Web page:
64bits. More than 2 times 32

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Dentists don't bother me. Due to an absence of nerves, they can repair my mouth and teeth without anaesthetics. The prospect of installing the 64 bit version of Windows Vista Ultimate scared me more.

The word-of-mouth on the use of 64-bit Vista has been "leave it for servers" and "be very careful with drivers" to "don't do it"

Rather than succumbing to the hearsay, I decided to install Vista Ultimate x64. Yeah, techies have shortened "64-bit" to x64.

Pleasantly and surprisingly, things just, well, worked. Strike one against hearsay.

Choice with Windows Vista

Inside my box of Vista Ultimate, there are two CDs: one for Vista 32-bit and the other for 64-bit.

These two CDs belie the great differences. Computing without bounds.


How RAM and device drivers are related

Hardware manufacturers must produce something called a device driver. This is a special thing that sits symbiotically within Windows operating system. Many drivers live near the kernel. The kernel is the beating heart of the operating system.

Operating systems are complex things. They sit between you, the software on your PC and the hardware you have installed. Hardware tends do strange things.

Hard disks have small failures, keyboards and mice are plugged in and out; the wireless network changes as you move around. Not to mention the choice of hardware devices: from USB finger print scanners to paper scanners and strange keyboards - the operating system, with the help of device drivers, must manage these oddities.

For the operating system to interact with the device driver, and subsequently the hardware; a part of memory must be left aside or mapped. This piece of memory is used as the post box through which In 32-bit versions of operating systems, this cannot be greater than the totally addressable memory: 2^32 (2 to the power of 32 = 4Gb). As this memory is locked away for the device driver: the memory available to applications is reduced.

My first Microsoft supplied laptop had 4Gb of RAM. With the installation of Vista Ultimate 32-bit, the amount of memory left was 3Gb. Major limitation.

So how to work with more than 4Gb? This is where 64-bit solves the problem. 2^64 is a big number, and more than 2 times 2^32. Lots more.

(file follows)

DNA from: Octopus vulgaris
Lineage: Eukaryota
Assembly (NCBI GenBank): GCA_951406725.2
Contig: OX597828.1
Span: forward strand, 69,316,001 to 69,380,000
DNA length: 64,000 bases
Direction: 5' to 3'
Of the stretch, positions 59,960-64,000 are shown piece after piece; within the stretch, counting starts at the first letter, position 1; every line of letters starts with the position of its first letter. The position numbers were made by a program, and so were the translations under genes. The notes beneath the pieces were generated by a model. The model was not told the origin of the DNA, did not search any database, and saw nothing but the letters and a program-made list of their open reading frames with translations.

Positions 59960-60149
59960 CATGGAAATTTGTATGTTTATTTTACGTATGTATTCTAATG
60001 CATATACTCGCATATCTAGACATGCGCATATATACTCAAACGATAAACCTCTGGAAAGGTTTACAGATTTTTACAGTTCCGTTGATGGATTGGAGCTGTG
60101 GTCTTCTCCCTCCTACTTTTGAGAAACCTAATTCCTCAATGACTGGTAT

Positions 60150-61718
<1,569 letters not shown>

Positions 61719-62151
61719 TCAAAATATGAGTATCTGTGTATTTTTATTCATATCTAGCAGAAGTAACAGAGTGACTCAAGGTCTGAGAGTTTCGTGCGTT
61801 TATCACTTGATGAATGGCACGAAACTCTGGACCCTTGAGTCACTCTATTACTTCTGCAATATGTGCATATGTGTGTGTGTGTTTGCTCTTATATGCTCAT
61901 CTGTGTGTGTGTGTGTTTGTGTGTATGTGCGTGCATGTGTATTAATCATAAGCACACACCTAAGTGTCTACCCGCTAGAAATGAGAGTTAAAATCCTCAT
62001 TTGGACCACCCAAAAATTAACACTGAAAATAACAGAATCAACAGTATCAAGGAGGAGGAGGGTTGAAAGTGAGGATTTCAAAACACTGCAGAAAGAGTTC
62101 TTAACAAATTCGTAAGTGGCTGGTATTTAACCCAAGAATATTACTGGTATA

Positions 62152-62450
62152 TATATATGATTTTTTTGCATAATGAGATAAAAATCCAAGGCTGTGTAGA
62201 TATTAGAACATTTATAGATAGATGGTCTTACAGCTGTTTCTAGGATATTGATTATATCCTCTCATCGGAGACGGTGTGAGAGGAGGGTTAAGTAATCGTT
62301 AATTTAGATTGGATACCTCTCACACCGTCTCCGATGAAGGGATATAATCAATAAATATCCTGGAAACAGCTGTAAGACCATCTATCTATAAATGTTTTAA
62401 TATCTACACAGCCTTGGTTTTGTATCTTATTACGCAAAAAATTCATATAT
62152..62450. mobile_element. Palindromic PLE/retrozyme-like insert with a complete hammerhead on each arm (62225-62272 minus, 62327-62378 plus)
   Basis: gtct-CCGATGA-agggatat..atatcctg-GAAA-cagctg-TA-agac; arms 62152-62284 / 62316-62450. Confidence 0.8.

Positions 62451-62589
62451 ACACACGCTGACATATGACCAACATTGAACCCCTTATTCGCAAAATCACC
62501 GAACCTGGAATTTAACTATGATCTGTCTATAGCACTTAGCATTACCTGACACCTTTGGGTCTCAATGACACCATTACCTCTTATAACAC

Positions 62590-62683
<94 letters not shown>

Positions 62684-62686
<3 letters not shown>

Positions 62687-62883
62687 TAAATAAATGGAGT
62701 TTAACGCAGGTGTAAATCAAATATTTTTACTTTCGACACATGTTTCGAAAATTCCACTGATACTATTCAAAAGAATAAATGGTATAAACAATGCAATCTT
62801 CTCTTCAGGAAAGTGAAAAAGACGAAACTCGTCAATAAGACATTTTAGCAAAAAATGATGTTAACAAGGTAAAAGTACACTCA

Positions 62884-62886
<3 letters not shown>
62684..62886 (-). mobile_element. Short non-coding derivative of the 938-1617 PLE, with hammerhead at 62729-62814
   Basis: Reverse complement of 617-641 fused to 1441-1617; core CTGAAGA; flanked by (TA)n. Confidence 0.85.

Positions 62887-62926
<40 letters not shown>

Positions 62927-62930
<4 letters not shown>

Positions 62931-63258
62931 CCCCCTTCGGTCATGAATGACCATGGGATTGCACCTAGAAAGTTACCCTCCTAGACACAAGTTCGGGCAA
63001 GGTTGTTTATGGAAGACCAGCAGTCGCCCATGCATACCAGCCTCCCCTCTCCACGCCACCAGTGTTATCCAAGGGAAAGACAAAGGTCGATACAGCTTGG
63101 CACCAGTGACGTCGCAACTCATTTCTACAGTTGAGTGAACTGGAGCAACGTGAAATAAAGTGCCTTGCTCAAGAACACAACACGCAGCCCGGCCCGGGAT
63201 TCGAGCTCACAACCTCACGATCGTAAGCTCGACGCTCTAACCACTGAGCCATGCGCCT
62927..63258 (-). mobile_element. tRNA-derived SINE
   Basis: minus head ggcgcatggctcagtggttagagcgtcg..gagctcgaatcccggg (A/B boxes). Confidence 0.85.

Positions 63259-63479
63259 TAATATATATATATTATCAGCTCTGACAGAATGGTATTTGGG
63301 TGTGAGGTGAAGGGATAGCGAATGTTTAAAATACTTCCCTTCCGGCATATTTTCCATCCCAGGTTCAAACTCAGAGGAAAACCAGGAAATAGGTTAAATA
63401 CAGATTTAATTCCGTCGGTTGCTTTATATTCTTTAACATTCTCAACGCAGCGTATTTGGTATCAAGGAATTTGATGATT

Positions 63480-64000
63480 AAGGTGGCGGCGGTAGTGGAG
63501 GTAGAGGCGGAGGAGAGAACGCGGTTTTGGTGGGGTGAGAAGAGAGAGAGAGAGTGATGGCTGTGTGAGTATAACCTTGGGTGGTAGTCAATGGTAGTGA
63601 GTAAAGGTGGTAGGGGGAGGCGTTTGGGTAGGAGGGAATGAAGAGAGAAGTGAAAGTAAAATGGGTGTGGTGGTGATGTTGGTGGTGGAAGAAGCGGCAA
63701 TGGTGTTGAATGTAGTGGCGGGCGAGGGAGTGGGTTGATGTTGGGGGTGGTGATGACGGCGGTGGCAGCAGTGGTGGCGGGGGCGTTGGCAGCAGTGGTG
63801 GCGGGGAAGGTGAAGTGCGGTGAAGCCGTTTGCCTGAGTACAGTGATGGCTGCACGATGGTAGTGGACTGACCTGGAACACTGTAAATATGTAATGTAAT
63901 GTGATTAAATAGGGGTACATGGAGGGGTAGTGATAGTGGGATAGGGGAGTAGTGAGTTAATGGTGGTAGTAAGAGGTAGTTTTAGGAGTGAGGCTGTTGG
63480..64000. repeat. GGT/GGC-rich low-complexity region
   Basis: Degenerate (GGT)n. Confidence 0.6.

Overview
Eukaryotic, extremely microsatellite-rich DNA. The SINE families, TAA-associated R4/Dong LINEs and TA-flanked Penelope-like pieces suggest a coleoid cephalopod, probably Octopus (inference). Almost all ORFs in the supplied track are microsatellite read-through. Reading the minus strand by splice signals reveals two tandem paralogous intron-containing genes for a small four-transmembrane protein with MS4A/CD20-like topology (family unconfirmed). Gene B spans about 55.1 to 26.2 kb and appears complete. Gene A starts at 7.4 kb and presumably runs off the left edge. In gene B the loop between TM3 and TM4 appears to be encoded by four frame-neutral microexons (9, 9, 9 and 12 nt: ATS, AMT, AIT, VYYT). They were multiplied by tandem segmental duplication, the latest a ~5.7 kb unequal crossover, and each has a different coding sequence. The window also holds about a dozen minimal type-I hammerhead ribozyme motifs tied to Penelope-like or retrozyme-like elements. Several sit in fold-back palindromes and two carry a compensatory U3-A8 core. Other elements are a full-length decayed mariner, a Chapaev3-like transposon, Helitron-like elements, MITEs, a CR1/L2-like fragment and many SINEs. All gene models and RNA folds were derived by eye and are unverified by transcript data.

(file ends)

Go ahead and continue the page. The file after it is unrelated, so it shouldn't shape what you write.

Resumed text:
Operating systems all have bounds. 128K on the original Mac; the famous 640K barrier on DOS.  Various kilobyte, megabyte, gigabyte and terabyte limitations have fallen and are forgotten.

Gigabyte X38-DQ6

Windows for Workgroups and Windows 95 started the 32-bit revolution along with the 80386 processors of the time. Since the mid 1990s, the prospect of gigabytes of memory seemed remote. With high definition video and 3D worlds, memory, processor speed and network performance, different styles inputs: such as shown in Microsoft Surface; the requirement for more memory and processing power is stark.

3D math and environments not only are there an extra set of figures ("the magical Z-dimension"), but also the interaction of elements: light, shade, physics. This takes memory and processor performance. 3D is a large part of the future of how we will communicate with computers to each other.

This extra math and data comes down to memory. Having lots of it. And more than 3Gb of it.

Windows Vista, in its 64-bit versions support 128Gb and more of RAM. This is way more than 4Gb x 2.


Signed Drivers

Vista Ultimate x64 Install

As device drivers are generally mapped to a particular high place in memory, it is written with certain upper bounds in mind. With 32-bit operating systems, this is 4Gb. 64-bit Windows upper bounds.

As kernel device drivers sit inside with the operating system, quality is important. Microsoft, and you, don't want strange pieces of code doing evil things.

In the digital world, there is a way of determining the source of bits: digital signatures. Windows Vista 64-bit drivers need to be signed for kernel mode use (KMCS)

So, with different bounds and signed drivers: the ability to source drivers for your hardware is paramount when installing 64-bit Vista.

Since the release of Vista in early 2007, hardware manufacturers have been releasing drivers for 32bit and 64-bit Vista. Before installing on your workstation or laptop: I strongly suggest doing an audit of your hardware and check with hardware vendor's web sites.

My Results

So, what of my 64-bit experiments?


I've installed Vista Ultimate x64 on an Intel Quad-core (GeneralMelchett, my home workstation) and an AMD64 Athlon (my Media Center PC) with success. Both are running perfectly.

Installing Media Center, NVidia cards, hard drives in RAID configuration, various mice and cards; my only minor disappointment has been iTunes/iPod. Whilst iTunes installs, there are low-level device drivers to burn from iTunes, and the iPod is not recognised as a valid piece of device.